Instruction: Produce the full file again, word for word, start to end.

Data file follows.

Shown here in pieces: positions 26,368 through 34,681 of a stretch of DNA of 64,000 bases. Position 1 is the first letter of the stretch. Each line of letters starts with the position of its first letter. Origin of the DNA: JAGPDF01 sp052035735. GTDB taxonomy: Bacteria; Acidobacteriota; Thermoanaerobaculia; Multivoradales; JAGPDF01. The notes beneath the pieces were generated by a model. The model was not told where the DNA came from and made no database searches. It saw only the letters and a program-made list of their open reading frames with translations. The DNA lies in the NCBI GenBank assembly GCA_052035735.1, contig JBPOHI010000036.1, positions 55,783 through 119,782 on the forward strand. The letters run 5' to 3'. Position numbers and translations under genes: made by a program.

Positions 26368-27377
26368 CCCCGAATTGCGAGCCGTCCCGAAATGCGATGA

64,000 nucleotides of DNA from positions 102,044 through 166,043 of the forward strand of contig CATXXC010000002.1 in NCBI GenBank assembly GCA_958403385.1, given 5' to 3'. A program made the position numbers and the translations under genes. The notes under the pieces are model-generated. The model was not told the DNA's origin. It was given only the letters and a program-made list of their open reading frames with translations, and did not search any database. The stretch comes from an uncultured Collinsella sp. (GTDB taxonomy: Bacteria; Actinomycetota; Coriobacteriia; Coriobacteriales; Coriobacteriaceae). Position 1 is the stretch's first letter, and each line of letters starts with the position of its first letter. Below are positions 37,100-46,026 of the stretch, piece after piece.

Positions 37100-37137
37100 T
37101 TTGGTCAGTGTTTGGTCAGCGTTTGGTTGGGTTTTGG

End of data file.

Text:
Shown here in pieces: positions 26,368 through 34,681 of a stretch of DNA of 64,000 bases. Position 1 is the first letter of the stretch. Each line of letters starts with the position of its first letter. Origin of the DNA: JAGPDF01 sp052035735. GTDB taxonomy: Bacteria; Acidobacteriota; Thermoanaerobaculia; Multivoradales; JAGPDF01. The notes beneath the pieces were generated by a model. The model was not told where the DNA came from and made no database searches. It saw only the letters and a program-made list of their open reading frames with translations. The DNA lies in the NCBI GenBank assembly GCA_052035735.1, contig JBPOHI010000036.1, positions 55,783 through 119,782 on the forward strand. The letters run 5' to 3'. Position numbers and translations under genes: made by a program.

Positions 26368-27377
26368 CCCCGAATTGCGAGCCGTCCCGAAATGCGATGA

64,000 nucleotides of DNA from positions 102,044 through 166,043 of the forward strand of contig CATXXC010000002.1 in NCBI GenBank assembly GCA_958403385.1, given 5' to 3'. A program made the position numbers and the translations under genes. The notes under the pieces are model-generated. The model was not told the DNA's origin. It was given only the letters and a program-made list of their open reading frames with translations, and did not search any database. The stretch comes from an uncultured Collinsella sp. (GTDB taxonomy: Bacteria; Actinomycetota; Coriobacteriia; Coriobacteriales; Coriobacteriaceae). Position 1 is the stretch's first letter, and each line of letters starts with the position of its first letter. Below are positions 37,100-46,026 of the stretch, piece after piece.

Positions 37100-37137
37100 T
37101 TTGGTCAGTGTTTGGTCAGCGTTTGGTTGGGTTTTGG